You also have the international private insurance companies such as Allianz, which is also prepaid. You pay a certain amount each month and you normally make a co-payment for each appointment or treatment. This may be a good option for people with pre-existing medical conditions who want to be sure they’re covered for any treatment they may need. Private health insurance policies normally need to be in addition to the obligatory EPS coverage, unless you are taking it out as international [expat] health insurance.
The Healthcare Culture
Before moving to Colombia, my only experience of a healthcare system was Britain’s National Health Service (NHS), which is paid for by our tax and National Insurance (social security) contributions. Historically, it has been a very good service, so most people don’t buy additional health insurance.
Now that I’ve experienced healthcare in Colombia, I can say that I’ve noticed some differences. On reflection, I think these relate to the fact that one system is a state-provided service, and the other is private. For example, I now get the feeling that in Britain, general doctors won’t refer you for a scan, to a specialist, or prescribe particular medication unless they feel it is necessary. This is because doctors in Britain need to be conscious of not wasting public money. The upside is that doctors tend not to over-prescribe in the UK. It therefore isn’t common for the average person to be taking a lot of different pills unless they have a particular medical condition. The downside is that people find it difficult to access specialist doctors and there is usually a long wait for appointments.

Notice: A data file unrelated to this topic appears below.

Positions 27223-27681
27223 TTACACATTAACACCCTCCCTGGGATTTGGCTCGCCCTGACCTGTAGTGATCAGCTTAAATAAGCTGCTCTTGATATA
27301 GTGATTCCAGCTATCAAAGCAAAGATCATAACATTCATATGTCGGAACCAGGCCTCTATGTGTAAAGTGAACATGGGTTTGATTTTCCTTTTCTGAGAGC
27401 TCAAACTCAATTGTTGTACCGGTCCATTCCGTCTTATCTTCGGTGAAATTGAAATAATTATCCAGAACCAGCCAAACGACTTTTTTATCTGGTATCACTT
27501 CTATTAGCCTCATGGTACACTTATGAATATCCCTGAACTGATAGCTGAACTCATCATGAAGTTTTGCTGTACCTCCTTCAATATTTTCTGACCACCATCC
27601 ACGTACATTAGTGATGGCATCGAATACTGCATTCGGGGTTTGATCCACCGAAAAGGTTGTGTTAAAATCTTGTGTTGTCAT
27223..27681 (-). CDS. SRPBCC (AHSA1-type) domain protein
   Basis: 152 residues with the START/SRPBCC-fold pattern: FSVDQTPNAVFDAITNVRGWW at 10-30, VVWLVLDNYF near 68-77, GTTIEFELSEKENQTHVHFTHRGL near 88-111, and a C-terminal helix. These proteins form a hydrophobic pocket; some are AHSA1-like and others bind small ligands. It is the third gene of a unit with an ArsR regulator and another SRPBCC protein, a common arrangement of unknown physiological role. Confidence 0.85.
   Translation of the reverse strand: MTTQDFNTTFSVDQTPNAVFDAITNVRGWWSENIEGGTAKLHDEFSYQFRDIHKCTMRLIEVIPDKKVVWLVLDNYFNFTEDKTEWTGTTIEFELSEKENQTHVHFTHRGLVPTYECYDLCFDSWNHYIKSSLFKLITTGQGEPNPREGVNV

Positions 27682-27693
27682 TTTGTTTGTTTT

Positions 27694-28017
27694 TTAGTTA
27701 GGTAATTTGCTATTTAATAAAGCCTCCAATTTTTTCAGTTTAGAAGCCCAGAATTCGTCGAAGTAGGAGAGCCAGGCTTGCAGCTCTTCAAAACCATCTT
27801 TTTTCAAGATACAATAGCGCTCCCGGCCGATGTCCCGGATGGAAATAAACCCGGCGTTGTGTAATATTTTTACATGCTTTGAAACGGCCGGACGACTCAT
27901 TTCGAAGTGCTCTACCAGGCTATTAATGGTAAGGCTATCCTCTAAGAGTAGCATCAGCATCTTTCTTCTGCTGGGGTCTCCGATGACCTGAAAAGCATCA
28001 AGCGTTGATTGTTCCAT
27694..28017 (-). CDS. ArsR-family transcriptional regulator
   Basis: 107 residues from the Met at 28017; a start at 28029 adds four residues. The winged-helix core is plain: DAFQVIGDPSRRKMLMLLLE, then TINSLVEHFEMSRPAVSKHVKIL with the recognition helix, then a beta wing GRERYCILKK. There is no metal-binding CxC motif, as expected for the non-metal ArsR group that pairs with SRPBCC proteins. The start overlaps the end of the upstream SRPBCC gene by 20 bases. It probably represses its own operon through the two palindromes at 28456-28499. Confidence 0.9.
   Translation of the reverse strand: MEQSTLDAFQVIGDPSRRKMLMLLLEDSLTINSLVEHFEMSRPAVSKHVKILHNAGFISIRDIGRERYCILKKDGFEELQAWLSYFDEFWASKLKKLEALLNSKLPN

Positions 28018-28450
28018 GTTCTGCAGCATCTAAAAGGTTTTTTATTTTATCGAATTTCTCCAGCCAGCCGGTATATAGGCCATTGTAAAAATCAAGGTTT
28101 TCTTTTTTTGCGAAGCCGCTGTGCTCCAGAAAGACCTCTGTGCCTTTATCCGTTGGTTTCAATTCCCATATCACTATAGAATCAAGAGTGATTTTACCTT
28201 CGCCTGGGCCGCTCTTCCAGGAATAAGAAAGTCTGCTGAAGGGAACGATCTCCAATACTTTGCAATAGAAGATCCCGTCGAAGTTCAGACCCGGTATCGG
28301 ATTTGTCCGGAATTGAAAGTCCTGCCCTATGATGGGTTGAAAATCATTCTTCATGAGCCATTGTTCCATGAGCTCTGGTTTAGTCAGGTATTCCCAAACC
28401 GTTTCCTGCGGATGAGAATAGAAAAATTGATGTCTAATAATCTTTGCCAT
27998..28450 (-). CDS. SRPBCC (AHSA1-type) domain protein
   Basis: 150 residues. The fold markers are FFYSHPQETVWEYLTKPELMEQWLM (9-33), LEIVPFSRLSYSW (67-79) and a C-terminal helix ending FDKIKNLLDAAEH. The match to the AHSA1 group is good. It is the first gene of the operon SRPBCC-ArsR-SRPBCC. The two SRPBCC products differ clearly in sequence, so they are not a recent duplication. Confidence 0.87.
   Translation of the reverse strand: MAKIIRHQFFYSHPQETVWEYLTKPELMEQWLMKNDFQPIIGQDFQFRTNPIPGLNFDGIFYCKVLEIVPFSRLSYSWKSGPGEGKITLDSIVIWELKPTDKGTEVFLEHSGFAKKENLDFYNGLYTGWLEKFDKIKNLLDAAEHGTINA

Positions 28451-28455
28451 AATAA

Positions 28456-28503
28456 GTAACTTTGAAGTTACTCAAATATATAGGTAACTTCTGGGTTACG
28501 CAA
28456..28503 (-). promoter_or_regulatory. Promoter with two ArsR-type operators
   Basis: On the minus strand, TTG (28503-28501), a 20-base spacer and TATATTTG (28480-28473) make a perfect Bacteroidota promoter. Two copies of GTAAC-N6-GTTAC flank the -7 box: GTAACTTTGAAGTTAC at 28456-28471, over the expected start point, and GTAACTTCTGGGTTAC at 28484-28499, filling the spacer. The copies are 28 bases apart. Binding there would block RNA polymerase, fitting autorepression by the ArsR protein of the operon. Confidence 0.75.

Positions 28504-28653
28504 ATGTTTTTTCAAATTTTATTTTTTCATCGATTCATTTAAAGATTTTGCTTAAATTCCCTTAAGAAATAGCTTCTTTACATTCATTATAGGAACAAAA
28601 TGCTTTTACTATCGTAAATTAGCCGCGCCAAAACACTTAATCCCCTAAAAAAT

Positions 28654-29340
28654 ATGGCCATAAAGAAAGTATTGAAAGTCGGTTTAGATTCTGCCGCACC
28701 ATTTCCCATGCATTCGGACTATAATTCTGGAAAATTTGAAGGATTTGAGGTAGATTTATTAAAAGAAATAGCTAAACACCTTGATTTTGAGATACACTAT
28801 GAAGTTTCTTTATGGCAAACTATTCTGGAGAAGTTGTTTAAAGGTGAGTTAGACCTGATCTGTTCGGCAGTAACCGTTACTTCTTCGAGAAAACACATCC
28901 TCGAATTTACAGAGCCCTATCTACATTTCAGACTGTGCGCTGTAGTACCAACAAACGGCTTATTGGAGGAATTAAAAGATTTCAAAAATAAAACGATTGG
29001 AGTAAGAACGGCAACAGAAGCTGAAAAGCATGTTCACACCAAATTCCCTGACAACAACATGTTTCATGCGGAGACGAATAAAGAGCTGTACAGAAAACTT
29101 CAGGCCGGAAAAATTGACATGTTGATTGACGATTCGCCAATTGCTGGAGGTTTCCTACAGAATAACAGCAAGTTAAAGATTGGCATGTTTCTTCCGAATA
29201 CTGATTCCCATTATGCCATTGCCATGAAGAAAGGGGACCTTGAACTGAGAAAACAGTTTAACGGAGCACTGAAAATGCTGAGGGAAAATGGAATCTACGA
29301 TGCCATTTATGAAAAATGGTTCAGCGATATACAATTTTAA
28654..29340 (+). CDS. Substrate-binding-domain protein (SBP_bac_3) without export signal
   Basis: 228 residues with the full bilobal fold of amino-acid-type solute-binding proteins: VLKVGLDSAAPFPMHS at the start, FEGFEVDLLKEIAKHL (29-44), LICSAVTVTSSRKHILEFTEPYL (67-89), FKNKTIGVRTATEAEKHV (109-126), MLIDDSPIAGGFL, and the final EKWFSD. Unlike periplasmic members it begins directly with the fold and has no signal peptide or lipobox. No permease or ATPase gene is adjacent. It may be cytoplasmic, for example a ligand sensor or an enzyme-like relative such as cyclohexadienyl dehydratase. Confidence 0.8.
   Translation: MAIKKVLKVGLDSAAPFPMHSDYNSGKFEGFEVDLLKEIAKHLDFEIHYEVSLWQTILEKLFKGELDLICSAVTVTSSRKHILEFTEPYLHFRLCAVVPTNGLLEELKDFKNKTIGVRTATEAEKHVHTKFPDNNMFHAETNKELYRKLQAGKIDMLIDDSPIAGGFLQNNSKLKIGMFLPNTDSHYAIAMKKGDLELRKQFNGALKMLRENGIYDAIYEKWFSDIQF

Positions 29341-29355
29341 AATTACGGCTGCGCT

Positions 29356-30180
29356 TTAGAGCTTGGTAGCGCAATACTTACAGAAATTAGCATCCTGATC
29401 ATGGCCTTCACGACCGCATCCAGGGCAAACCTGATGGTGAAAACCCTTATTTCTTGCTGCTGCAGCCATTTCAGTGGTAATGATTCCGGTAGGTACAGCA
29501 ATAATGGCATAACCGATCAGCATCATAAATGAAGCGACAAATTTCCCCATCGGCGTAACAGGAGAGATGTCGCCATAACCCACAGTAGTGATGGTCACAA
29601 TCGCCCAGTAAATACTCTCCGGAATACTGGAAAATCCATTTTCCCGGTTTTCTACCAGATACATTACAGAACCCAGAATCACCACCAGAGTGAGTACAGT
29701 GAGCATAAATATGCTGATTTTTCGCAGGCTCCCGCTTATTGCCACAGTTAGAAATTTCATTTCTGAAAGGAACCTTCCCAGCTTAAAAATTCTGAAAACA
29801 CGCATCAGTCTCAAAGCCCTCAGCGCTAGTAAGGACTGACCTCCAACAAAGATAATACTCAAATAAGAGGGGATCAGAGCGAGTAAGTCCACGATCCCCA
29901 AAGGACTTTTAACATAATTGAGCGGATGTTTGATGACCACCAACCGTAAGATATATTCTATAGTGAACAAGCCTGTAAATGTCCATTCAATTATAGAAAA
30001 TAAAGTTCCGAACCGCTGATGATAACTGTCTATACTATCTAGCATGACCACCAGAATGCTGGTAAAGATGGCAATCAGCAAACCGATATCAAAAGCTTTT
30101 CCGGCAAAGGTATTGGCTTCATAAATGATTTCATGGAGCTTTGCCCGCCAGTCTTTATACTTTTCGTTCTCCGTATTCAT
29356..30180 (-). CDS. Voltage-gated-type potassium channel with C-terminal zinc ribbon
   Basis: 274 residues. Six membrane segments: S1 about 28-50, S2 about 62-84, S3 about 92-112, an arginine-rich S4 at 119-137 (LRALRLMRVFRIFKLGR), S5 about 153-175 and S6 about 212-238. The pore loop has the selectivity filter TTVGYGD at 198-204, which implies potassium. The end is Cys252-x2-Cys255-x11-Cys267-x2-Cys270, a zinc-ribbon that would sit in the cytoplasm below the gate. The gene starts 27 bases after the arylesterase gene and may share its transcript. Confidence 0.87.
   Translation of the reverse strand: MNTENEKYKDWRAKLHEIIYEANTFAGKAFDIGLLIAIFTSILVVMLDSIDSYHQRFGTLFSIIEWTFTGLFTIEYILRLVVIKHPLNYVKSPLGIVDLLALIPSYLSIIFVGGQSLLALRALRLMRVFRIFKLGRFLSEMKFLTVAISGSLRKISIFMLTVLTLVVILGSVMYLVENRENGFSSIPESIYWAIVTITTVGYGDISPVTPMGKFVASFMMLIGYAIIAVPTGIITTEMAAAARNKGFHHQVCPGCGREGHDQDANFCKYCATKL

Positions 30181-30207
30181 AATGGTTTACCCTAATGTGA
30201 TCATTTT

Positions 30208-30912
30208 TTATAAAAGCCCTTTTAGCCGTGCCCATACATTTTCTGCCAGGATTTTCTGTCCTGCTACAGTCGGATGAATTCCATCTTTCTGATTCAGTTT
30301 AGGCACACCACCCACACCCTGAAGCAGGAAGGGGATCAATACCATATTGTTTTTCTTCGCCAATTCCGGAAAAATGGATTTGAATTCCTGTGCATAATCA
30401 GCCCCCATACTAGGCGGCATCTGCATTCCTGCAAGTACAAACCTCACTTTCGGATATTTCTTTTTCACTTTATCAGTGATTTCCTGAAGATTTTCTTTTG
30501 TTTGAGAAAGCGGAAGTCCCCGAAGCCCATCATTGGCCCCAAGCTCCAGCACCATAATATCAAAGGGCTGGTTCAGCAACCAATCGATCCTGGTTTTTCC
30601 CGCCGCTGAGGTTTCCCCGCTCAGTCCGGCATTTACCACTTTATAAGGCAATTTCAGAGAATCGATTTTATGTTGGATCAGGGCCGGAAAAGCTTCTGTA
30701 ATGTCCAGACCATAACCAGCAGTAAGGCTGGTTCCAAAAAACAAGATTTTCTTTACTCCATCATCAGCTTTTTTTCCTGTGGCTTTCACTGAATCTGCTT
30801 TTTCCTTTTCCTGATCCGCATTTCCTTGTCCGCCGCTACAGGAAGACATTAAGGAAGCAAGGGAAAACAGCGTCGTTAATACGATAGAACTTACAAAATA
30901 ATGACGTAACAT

In my experience, a visit to the doctor in Colombia seems to involve being prescribed every single drug that may conceivably help with whatever ailment you’re suffering from, being referred to one or two specialist doctors, sent for blood tests and scans and basically having your diary filled with medical appointments, when all you went in for was a sore wrist! Maybe its because healthcare in Colombia is run by private entities, so it’s in their interest to encourage you to pay for as many different services and drugs as possible, even if you probably don’t need them.
This is good in the sense that anything unusual will be picked up as soon as possible by a blood test or scan. The downside is that it can leave you feeling anxious that there’s something seriously wrong. This may be similar to other private healthcare systems, but it’s just worth bearing in mind when you’re going to the doctor about something which seems minor. Don’t let Colombia turn you into a hypochondriac!
What are your experiences of healthcare in Colombia? Is there any information you would add? Would you recommend your EPS/insurance company? Please leave a comment in the section below!